There are two ways to go about creating a movie that’s so-bad-it’s-good (or “good-bad” as I’ll refer to them from here on). In its pure form, a filmmaker lacks the competence, awareness, and funds to create a good movie. A good-bad movie can also be created if the filmmaker knowingly sets out to create schlock but has the talent and ambition to surprise the audience with the outlandishness of the premise despite the limited resources. Big Ass Spider! attempts to be the latter, but director Mike Mendez lacks the requisite ability and drive to push his movie past the promise of its B-movie title. The result is the worst kind of good-bad movie where the filmmaker cynically creates a proposition where he thinks he can’t lose.
The movie begins with an excellent opening where pest exterminator Alex Mathis (Greg Grunberg) awakens off the ground to see mayhem all around him. Set to Storm Large‘s cover of The Pixies’ “Where Is My Mind?”, Alex walks through slow-motion chaos to eventually look up and see the eponymous arachnid attacking a giant building. Big Ass Spider! then cuts back 12 hours to see the hapless hero come across the large bug, which is also being hunted down by the military. The spider continues to grow exponentially as it runs across L.A., killing citizens by eating them or occasionally spraying them with acid. Accompanied by security guard and Hispanic stereotype Jose (Lombardo Boyar), Alex must use his bug-hunting knowledge to stop the spider.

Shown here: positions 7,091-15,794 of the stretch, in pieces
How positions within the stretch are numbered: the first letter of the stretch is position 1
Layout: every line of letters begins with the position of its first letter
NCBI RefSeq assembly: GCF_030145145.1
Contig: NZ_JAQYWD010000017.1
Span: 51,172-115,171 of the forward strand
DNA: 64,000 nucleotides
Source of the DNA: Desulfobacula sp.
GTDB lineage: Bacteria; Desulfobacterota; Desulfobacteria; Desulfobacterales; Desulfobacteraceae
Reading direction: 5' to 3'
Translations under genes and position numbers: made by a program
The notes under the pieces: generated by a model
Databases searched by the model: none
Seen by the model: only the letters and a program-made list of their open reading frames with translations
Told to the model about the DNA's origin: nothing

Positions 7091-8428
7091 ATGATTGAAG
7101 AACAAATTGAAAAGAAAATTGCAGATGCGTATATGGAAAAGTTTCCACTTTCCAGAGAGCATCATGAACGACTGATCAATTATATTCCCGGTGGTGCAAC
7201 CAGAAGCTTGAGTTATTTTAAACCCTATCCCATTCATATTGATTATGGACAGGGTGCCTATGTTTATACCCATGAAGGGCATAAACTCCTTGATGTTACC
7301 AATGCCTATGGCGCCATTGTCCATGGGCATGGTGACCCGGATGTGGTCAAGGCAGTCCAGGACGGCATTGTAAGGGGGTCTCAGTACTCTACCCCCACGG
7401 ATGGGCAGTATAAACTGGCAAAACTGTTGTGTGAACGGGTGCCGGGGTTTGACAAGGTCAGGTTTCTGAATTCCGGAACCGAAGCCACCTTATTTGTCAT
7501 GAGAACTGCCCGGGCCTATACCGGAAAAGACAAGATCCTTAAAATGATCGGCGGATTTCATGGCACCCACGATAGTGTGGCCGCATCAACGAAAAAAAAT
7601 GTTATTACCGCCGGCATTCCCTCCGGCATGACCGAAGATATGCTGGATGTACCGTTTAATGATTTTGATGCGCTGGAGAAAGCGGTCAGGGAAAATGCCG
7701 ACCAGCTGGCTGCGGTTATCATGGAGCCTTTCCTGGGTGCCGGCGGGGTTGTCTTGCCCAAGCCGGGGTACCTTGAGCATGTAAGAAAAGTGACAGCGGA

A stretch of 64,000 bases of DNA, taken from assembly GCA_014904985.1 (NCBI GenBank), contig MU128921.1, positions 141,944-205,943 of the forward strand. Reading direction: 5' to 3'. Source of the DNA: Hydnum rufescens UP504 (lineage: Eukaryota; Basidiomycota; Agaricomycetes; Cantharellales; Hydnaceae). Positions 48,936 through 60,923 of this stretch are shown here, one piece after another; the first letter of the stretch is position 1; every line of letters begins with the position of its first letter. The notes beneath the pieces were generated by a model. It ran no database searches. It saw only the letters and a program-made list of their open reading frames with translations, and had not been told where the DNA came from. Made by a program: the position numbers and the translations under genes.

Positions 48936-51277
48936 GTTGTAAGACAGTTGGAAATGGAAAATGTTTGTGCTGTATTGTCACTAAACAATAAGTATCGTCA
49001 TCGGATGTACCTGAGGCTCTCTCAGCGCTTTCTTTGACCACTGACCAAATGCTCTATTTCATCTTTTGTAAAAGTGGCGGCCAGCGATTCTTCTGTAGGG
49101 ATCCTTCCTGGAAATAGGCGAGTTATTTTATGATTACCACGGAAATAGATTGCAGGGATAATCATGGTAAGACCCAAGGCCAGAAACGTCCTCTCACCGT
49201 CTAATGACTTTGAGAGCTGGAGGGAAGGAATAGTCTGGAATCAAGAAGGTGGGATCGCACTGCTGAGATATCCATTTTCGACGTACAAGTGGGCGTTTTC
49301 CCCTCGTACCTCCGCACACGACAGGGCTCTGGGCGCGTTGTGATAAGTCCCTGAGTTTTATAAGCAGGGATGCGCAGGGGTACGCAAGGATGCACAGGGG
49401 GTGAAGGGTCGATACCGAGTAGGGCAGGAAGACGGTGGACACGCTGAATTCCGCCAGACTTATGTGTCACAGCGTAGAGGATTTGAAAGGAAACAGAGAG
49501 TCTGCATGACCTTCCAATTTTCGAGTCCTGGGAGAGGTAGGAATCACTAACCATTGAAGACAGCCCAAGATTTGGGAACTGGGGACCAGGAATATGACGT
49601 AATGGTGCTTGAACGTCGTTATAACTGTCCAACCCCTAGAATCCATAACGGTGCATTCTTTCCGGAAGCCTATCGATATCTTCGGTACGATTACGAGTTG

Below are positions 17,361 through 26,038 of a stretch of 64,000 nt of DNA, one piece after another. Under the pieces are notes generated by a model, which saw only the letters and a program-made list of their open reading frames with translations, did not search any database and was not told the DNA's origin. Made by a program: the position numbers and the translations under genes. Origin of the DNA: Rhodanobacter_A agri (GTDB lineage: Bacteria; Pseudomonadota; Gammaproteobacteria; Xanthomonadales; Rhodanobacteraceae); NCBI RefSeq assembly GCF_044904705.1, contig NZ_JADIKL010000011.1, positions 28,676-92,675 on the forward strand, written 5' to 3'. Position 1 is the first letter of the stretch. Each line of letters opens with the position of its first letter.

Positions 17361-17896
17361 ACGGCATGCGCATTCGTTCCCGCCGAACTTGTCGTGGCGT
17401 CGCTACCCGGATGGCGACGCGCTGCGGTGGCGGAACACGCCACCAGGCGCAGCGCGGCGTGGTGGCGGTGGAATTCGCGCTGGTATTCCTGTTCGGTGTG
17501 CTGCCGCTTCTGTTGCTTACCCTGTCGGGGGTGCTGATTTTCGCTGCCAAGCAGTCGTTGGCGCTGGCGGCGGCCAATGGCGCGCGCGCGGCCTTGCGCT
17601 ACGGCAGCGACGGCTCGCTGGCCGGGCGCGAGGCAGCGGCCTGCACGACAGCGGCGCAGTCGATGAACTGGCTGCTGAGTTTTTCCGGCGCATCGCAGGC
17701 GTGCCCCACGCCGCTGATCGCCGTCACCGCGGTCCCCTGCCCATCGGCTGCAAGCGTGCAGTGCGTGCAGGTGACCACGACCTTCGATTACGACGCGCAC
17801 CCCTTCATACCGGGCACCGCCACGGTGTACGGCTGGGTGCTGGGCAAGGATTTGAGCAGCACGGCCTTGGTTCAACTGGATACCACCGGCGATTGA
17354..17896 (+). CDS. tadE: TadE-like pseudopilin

After the intro, Big Ass Spider! gets lazy remarkably fast. Greg Grunberg has proven himself an endearing supporting cast member on shows such as Alias and Heroes, but he can’t carry a picture. To be fair, few actors could do anything with such a flat hero, and Grunberg tries valiantly to bring his likability to the underwhelming Alex. The picture is further drained by the irritating Jose who is meant to serve as comic relief, but few of the jokes ever land.
Instead, most of the burden falls on the spider terrorizing L.A. The CGI is atrocious, which isn’t necessarily a strike against the film. It’s the modern-day equivalent of the stop-motion creatures or guys-in-suits from old monster movies, and perhaps we’ll find the CGI beasts just as charming fifty years from now. What’s important is how to use the creature, and this is where Mendez’ lack of imagination and daring shines through. The spider impales or devours most of its victims, and that’s all it does. There’s nothing remotely clever about its behavior or memorable in its appearance.
The moment I knew Big Ass Spider! wouldn’t deliver on its promise is when the spider has a chance to devour a little girl, and Mendez lets her get away. I don’t wish harm on children, but it would be funny to see a little girl get eaten by a giant CGI spider. Granted, that’s not pushing the envelope, but the fact that Mendez would rather play it safe, and have his beastie only chew through adults and soldiers speaks to the underlying cowardice and cold calculation of his movie. If you call the movie good, it wins. If you call it bad, then it was “supposed” to be bad. What almost all good-bad movies need is a level of sincerity. All Bad Ass Spider! has is sneering self-satisfaction.
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